From a photograph by Solomon D. Butcher of four daughters of rancher Joseph M. Chrisman, at their sod house in Custer County, Nebraska. From left to right, Harriet, Elizabeth, Lucie, and Ruth. Photographed in 1886.

Sunday, September 16, 2007

Code of Outdoor Ethics

Responsible behavior in natural and rural areas



1. Respect the property of rural residents and ask before using it. Save fences, close gates and bars, go around planted fields.

2. People, livestock, trees, and birds were never meant to be target-practice backstops.

3. Respect the law. Catch enough legal fish to eat and then stop.

4. Clean up your camp. Don't litter the highway with trash.

5. Finish what you start. Carelessness with fires is cussedness.

6. Leave the flowers and shrubs for others to enjoy.

-- Seth E. Gordon (1890-1983), conservation director for the Izaak Walton League of America.

Quoted from Shafer's Universal Scrap Book, by Jacob H. Shafer. Published in 1945 by The Shafer Speech Service, Sunbury, PA.

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2 comments:

Scoutmaster Steve B. said...

This sounds very similar to the Outdoor Code of the Boy Scouts.

As an American, I will do my best to be clean in my outdoor manners, to be careful with fire, to be considerate in the outdoors, and be conservation minded.

Steve B
http://melrosetroop68.org/blog.html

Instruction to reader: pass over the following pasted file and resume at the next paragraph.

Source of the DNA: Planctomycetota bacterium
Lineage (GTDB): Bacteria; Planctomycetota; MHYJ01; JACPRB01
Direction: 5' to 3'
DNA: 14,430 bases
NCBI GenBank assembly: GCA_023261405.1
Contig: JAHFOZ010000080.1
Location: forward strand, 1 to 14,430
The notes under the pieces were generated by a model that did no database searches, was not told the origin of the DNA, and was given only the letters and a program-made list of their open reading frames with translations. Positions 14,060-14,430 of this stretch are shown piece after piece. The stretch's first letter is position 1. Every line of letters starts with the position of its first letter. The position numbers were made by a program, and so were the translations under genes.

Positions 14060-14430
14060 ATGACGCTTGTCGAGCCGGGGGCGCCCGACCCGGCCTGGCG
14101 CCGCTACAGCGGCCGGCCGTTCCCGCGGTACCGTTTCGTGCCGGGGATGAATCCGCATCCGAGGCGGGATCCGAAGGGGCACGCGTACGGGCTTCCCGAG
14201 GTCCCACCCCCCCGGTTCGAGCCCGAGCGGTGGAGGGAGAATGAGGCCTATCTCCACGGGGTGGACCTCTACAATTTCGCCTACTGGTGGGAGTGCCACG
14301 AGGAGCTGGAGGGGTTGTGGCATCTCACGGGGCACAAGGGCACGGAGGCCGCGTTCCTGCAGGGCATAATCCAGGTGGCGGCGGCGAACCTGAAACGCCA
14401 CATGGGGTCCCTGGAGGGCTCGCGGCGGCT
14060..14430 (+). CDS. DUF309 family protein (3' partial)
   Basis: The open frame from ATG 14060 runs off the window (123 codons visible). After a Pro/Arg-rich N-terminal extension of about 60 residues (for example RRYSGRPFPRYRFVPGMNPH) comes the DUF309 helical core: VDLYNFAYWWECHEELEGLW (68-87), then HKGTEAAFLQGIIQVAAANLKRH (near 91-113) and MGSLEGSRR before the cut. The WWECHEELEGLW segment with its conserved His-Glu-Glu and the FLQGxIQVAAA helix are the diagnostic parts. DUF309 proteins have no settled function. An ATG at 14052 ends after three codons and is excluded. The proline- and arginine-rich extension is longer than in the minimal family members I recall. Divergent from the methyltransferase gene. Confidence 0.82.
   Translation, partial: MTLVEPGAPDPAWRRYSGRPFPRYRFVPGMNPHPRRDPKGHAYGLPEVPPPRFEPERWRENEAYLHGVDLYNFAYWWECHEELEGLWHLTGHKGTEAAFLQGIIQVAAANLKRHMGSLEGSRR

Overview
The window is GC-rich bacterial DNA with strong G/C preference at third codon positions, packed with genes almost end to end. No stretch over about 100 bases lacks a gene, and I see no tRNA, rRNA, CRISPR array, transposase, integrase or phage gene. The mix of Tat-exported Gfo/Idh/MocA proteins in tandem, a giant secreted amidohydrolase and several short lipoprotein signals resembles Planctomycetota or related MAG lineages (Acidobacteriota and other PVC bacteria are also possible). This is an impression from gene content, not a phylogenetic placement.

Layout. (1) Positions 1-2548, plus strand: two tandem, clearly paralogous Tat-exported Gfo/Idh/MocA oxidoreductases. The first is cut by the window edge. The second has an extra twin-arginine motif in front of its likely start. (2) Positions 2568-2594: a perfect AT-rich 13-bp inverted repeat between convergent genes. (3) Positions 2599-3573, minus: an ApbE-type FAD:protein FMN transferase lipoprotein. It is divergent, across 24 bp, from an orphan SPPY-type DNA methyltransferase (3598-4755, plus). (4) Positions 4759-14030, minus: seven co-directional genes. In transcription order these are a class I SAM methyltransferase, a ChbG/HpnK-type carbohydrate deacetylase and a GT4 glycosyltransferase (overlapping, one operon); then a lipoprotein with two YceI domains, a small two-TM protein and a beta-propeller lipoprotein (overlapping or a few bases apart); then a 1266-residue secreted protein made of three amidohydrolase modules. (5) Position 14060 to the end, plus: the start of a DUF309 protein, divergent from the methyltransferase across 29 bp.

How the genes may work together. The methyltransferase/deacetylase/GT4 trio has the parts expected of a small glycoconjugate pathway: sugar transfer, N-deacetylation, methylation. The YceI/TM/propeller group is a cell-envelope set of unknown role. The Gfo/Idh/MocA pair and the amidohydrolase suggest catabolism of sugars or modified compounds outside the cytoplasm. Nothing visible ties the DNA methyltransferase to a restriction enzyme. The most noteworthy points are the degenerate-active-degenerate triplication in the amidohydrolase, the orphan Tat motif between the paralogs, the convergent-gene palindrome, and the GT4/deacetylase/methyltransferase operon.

Genevieve said...

Welcome to the blog, Steve. That code seems like simple common sense to most hunters, campers, etc. who appreciate and frequently enjoy the Great Outdoors. There are always a few, though, who could use some education, and I guess they're the ones this Code of Outdoor Ethics was written for.

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CONTENTMENT: Keep your heart free from hate, your mind from worry, live simply, expect little, give much, sing often, pray always, forget self, think of others and their feelings, fill your heart with love, scatter sunshine. These are the tried links in the golden chain of contentment.
(Author unknown)

IT IS STILL BEST to be honest and truthful; to make the most of what we have; to be happy with simple pleasure; and to be cheerful and have courage when things go wrong.
(Laura Ingalls Wilder, 1867-1957)

Thanks for reading.